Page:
Resume Writing Reference


WHO GETS THE JOB is not always the one who can do the job best BUT who knows best how to get the job! Hence, each detail of this process should have your meticulous attention since people are often screened OUT on the basis of a poor letter and/or resume.

PEOPLE DON'T READ RESUMES, they skim them. So think of your resume more as a piece of advertising than a comprehensive data sheet. Use margins and good spacing, which make it easily skimmed.

INCLUDE YOUR E-MAIL ADDRESS on your resume and check it every day during the employment search!

PLACE DATES AT THE END of a paragraph when describing experiences.

USE ACTION VERBS. Don't use the verb "to be." Instead of "I did...I was...I am..." use verbs like "Initiated, created, developed, supervised, managed, instructed, counseled, negotiated, maintained...etc."

EMPHASIZE SKILLS, especially those which transfer from one situation to another. The fact that you coordinated a student organization leads one to suspect that you could coordinate other things as well.

DON'T USE NEGATIVE WORDS. Don't apologize for lack of experience or weaknesses. This is not the place to hang out your dirty laundry. Be positive, capitalize on strengths, and leave out tone negative or neutral words.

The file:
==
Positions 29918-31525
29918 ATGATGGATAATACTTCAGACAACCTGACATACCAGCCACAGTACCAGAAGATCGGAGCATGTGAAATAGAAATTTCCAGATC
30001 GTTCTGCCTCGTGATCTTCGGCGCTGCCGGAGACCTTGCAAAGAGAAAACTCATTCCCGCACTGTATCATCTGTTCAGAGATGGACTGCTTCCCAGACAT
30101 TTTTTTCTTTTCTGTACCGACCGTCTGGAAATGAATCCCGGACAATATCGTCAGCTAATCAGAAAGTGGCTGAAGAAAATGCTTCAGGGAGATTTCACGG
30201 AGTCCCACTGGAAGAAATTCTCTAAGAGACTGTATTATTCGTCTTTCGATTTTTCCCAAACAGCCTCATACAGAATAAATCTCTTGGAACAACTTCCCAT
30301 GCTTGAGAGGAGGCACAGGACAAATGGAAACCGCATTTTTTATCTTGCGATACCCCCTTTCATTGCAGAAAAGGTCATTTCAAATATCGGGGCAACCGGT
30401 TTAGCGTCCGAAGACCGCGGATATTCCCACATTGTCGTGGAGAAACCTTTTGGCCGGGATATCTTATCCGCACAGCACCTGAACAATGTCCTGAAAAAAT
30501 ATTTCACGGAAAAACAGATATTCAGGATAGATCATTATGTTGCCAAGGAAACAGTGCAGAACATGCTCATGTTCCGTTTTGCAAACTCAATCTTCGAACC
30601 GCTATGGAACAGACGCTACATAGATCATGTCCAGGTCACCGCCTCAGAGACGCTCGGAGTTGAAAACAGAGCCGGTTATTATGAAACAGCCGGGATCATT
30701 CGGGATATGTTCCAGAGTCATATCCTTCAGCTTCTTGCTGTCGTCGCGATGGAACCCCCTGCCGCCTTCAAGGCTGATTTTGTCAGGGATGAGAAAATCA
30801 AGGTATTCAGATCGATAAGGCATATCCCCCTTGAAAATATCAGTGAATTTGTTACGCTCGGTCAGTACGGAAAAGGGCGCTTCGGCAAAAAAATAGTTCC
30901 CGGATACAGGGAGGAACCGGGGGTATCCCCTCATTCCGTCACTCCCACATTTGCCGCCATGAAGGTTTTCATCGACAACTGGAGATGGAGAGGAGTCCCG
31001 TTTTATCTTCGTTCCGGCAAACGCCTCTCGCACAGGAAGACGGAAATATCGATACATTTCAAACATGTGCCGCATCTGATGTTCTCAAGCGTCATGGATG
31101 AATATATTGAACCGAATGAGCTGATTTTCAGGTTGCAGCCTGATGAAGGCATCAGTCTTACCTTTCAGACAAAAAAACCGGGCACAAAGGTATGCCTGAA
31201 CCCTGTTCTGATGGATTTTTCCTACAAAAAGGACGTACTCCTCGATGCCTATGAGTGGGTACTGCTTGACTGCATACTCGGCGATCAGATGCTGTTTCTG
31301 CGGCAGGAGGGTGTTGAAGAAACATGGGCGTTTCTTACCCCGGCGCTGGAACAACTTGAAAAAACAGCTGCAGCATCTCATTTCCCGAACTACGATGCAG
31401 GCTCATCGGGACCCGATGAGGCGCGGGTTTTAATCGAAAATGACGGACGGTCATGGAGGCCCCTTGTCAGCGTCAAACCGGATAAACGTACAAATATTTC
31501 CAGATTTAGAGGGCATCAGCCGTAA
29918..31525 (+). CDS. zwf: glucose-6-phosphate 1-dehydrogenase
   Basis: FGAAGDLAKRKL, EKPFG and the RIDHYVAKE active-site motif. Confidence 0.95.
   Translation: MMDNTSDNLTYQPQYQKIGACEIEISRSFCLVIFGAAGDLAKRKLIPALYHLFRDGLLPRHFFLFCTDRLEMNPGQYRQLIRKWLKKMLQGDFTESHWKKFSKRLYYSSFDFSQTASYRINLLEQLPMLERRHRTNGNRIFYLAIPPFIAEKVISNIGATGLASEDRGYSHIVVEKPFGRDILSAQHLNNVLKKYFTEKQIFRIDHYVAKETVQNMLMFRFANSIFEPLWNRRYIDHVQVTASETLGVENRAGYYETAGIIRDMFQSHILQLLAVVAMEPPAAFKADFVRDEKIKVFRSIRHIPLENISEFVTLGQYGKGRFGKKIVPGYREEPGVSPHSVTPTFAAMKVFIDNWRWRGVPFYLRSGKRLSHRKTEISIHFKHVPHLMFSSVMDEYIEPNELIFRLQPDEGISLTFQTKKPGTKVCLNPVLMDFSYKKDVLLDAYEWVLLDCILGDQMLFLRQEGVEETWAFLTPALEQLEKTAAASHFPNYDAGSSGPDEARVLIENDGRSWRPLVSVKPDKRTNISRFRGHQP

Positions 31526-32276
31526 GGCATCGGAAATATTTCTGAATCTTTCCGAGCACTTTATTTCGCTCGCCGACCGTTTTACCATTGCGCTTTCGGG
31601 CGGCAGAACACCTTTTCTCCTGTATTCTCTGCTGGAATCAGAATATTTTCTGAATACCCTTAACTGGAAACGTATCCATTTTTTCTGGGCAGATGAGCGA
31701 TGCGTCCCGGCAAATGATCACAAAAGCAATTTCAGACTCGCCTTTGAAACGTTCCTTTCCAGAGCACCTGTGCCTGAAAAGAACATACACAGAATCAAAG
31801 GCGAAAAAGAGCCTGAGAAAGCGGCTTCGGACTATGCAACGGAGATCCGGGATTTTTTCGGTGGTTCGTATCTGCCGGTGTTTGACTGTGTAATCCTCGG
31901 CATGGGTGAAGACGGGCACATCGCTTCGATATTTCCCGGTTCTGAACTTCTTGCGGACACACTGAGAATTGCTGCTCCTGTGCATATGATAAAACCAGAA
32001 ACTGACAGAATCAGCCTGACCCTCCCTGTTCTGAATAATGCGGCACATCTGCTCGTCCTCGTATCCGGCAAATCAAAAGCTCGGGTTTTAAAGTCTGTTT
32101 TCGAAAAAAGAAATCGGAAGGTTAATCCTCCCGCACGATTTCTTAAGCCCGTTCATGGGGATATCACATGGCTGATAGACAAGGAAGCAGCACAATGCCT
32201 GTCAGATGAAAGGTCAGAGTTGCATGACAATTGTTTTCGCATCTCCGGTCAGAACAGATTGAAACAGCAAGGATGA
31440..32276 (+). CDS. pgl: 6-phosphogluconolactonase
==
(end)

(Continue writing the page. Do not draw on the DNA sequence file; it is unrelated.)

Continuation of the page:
RESUMES SHOULD BE ONE OR TWO PAGES. Never more. Anything longer is an autobiography not a resume. Don't overwhelm employers with information.

EXPOUND ON YOUR RELEVANT EXPERIENCES, condense jobs or experiences that are not directly related. This means that you SLANT your resume to the type of job you are seeking. Hence, you will need more than one resume if you're applying for different types of jobs. For example: If you are applying for a Child Care Counselor job, devote more space to your experience as a camp counselor. But if you're applying for a position as a Manager Trainee, condense that and emphasize your organizational and supervisory abilities.

EXPECT A PHONE CALL if they are interested. Most employers call to set up an interview. Seldom will they write. Hence, make sure they have your phone number or a number where a message can be left.  If you have a message machine, be sure your reply is professional and remind your roommates that potential employers may be calling.

Copyright CPC Annual. Reprinted with permission.